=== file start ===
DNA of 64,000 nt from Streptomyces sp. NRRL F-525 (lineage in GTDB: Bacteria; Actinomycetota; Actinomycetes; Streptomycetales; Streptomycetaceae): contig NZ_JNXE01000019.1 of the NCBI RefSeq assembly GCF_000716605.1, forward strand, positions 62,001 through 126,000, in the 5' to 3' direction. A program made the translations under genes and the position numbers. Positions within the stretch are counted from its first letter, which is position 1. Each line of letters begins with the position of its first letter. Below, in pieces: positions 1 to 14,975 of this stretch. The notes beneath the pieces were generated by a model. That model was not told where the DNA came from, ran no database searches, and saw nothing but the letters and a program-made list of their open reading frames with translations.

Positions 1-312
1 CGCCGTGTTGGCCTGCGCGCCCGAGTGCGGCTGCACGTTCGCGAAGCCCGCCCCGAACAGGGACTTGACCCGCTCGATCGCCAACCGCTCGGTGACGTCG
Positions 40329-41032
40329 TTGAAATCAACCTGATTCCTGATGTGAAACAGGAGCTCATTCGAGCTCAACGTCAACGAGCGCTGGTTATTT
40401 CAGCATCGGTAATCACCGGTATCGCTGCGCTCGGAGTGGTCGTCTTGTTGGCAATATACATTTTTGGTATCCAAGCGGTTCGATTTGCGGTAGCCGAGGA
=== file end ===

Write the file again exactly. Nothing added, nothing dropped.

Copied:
DNA of 64,000 nt from Streptomyces sp. NRRL F-525 (lineage in GTDB: Bacteria; Actinomycetota; Actinomycetes; Streptomycetales; Streptomycetaceae): contig NZ_JNXE01000019.1 of the NCBI RefSeq assembly GCF_000716605.1, forward strand, positions 62,001 through 126,000, in the 5' to 3' direction. A program made the translations under genes and the position numbers. Positions within the stretch are counted from its first letter, which is position 1. Each line of letters begins with the position of its first letter. Below, in pieces: positions 1 to 14,975 of this stretch. The notes beneath the pieces were generated by a model. That model was not told where the DNA came from, ran no database searches, and saw nothing but the letters and a program-made list of their open reading frames with translations.

Positions 1-312
1 CGCCGTGTTGGCCTGCGCGCCCGAGTGCGGCTGCACGTTCGCGAAGCCCGCCCCGAACAGGGACTTGACCCGCTCGATCGCCAACCGCTCGGTGACGTCG
Positions 40329-41032
40329 TTGAAATCAACCTGATTCCTGATGTGAAACAGGAGCTCATTCGAGCTCAACGTCAACGAGCGCTGGTTATTT
40401 CAGCATCGGTAATCACCGGTATCGCTGCGCTCGGAGTGGTCGTCTTGTTGGCAATATACATTTTTGGTATCCAAGCGGTTCGATTTGCGGTAGCCGAGGA